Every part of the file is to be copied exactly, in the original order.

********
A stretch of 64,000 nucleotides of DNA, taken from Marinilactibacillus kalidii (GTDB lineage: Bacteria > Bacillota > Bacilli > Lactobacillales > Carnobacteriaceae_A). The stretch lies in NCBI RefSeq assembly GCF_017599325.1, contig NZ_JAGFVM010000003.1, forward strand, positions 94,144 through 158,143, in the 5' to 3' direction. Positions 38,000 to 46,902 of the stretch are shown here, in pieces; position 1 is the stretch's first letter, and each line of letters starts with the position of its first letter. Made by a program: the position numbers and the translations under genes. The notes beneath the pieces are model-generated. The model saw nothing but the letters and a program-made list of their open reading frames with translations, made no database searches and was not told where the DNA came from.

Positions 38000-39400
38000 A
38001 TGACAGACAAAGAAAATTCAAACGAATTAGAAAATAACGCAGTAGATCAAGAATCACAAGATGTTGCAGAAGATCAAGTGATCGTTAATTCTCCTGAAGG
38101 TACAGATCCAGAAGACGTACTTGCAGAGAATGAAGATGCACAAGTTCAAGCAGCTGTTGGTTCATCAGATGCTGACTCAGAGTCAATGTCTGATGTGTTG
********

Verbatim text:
A stretch of 64,000 nucleotides of DNA, taken from Marinilactibacillus kalidii (GTDB lineage: Bacteria > Bacillota > Bacilli > Lactobacillales > Carnobacteriaceae_A). The stretch lies in NCBI RefSeq assembly GCF_017599325.1, contig NZ_JAGFVM010000003.1, forward strand, positions 94,144 through 158,143, in the 5' to 3' direction. Positions 38,000 to 46,902 of the stretch are shown here, in pieces; position 1 is the stretch's first letter, and each line of letters starts with the position of its first letter. Made by a program: the position numbers and the translations under genes. The notes beneath the pieces are model-generated. The model saw nothing but the letters and a program-made list of their open reading frames with translations, made no database searches and was not told where the DNA came from.

Positions 38000-39400
38000 A
38001 TGACAGACAAAGAAAATTCAAACGAATTAGAAAATAACGCAGTAGATCAAGAATCACAAGATGTTGCAGAAGATCAAGTGATCGTTAATTCTCCTGAAGG
38101 TACAGATCCAGAAGACGTACTTGCAGAGAATGAAGATGCACAAGTTCAAGCAGCTGTTGGTTCATCAGATGCTGACTCAGAGTCAATGTCTGATGTGTTG